1. Luke Brandon from the Shopaholic series

2. Jack Harper from Can You Keep A Secret?

3. Rhysand from the A Court of Thorns and Roses series

4. Dorian from the Throne of Glass series

5. Sam from The Assassin’s Blade

6. Elian from To Kill a Kingdom

7. Damon from The Vampire Diaries

8. Finch from All The Bright Places

9. Julian from Caraval

10. Chaol from the Throne of Glass series
I could go on! It’s interesting as well how the main character’s feelings can really impact upon how you see a character, for example I’ve always had a soft spot for Rax from Love Lessons even though I know he is in a position of trust and doesn’t respect the boundaries, but, because our main character adores him, only his good qualities shine through in the character development. It’s an interesting thing to think about.

Have I missed any of your book boyfriends/girlfriends off? Or do you totally not get some of mine?

TO KILL A KINGDOM – Alexandra Christo


A murderous siren meets the pirate prince as we take to the high seas on an epic adventure.

This is actually a harder review to write than I anticipated; I literally just want to write a page of “I love it, I love it, I love it” and squeal with excitement as I reminisce over this incredible book and suffer through my book hangover! I knew that I was going to enjoy To Kill A Kingdom; it’s been suggested for fans of Leigh Bardugo and Sarah J Maas. However, what I didn’t know is that I was going to fall completely for this world, these characters and this story.

To Kill A Kingdom is a dual narrative high fantasy set in a world where there is a constant war between the land and the seas. Our two main characters, Lira and Elian, are hunting each other – Lira is a siren, the Princes’ Bane, and is after Elian’s heart, Elian is the pirate prince who seeks to destroy the Princes’ Bane. However, their two paths collide in the most unlikely of ways as Lira is transformed into a human by the Sea Queen. But which one of them will succeed in killing the other?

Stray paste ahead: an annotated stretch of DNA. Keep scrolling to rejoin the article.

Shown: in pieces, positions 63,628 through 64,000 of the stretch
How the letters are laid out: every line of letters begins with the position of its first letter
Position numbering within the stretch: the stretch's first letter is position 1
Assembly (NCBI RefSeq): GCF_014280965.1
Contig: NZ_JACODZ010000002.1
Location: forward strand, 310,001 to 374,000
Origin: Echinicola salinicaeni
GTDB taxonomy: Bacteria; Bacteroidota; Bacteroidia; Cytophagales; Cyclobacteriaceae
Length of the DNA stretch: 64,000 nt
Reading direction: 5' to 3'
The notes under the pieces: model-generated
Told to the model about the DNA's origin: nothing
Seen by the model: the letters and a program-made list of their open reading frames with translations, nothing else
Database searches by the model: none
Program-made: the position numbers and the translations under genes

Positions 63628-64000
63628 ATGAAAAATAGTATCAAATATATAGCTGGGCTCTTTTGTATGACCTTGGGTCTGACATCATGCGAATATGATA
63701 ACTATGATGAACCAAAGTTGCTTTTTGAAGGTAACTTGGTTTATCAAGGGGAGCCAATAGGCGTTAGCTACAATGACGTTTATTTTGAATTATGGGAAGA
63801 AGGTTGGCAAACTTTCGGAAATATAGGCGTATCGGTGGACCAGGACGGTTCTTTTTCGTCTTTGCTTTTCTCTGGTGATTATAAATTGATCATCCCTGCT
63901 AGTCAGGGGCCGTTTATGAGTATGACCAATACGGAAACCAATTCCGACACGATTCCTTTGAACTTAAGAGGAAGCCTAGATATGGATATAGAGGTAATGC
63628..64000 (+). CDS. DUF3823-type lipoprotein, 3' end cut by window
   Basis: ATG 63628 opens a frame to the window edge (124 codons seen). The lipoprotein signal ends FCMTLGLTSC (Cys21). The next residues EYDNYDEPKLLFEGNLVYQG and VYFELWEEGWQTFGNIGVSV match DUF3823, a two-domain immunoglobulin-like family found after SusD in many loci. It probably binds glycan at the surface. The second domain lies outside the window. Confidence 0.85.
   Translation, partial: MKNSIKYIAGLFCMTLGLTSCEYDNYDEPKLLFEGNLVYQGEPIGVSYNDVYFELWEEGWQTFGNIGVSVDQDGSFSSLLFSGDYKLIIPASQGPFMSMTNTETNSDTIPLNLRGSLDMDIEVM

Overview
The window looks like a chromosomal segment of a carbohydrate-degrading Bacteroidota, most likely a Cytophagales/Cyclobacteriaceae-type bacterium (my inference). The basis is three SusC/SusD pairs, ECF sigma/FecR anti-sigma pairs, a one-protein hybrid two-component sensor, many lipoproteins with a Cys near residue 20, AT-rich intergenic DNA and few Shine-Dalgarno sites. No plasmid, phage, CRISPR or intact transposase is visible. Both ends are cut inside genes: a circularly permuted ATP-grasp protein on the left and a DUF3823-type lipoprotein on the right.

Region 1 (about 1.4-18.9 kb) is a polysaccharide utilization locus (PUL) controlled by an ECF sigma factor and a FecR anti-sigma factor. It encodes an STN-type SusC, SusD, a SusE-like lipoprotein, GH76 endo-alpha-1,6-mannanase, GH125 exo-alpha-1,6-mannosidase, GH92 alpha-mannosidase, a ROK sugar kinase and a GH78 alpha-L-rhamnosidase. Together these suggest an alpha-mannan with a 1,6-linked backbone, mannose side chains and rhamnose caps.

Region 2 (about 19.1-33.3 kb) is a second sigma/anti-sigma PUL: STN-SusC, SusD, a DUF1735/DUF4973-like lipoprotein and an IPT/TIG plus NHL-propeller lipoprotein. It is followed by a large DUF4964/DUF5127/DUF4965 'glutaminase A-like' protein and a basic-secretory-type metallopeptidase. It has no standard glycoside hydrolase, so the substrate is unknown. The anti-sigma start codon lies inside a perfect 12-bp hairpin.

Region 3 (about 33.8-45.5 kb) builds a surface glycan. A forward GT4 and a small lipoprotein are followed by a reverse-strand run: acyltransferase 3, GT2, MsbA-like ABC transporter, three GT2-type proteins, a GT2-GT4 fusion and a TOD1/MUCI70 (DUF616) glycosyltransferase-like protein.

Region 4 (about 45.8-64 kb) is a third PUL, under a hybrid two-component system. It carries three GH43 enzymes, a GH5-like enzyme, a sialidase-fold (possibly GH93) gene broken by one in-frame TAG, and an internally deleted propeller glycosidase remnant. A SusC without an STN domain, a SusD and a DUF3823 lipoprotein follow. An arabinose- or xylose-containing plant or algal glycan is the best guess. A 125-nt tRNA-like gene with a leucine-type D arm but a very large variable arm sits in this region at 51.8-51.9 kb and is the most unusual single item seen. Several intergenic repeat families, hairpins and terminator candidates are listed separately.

The thing that I loved most about this book is the writing; it was so easy to get hooked on and full of warmth and humour. Lira is a sassy anti-heroine who you can’t help but adore, Elian a fierce character who isn’t just some pampered prince. The crew of the Saad are just as fun to get to know through both of these characters. I tabbed so many points of this book just because I laughed out loud!

I can’t recommend To Kill A Kingdom highly enough; it certainly lives up to the expectation and can certainly rival incredible fantasy books such as those by Maas and Bardugo, and I can’t wait to see what Christo writes in the future!

Thank you to Hot Key Books via NetGalley for the eBook of To Kill a Kingdom.

THE HAZEL WOOD – Melissa Albert


A gripping page-turner of a book where the lines between the fairytale world and our world are constantly being questioned.

“Books want to be read, and by the right people.”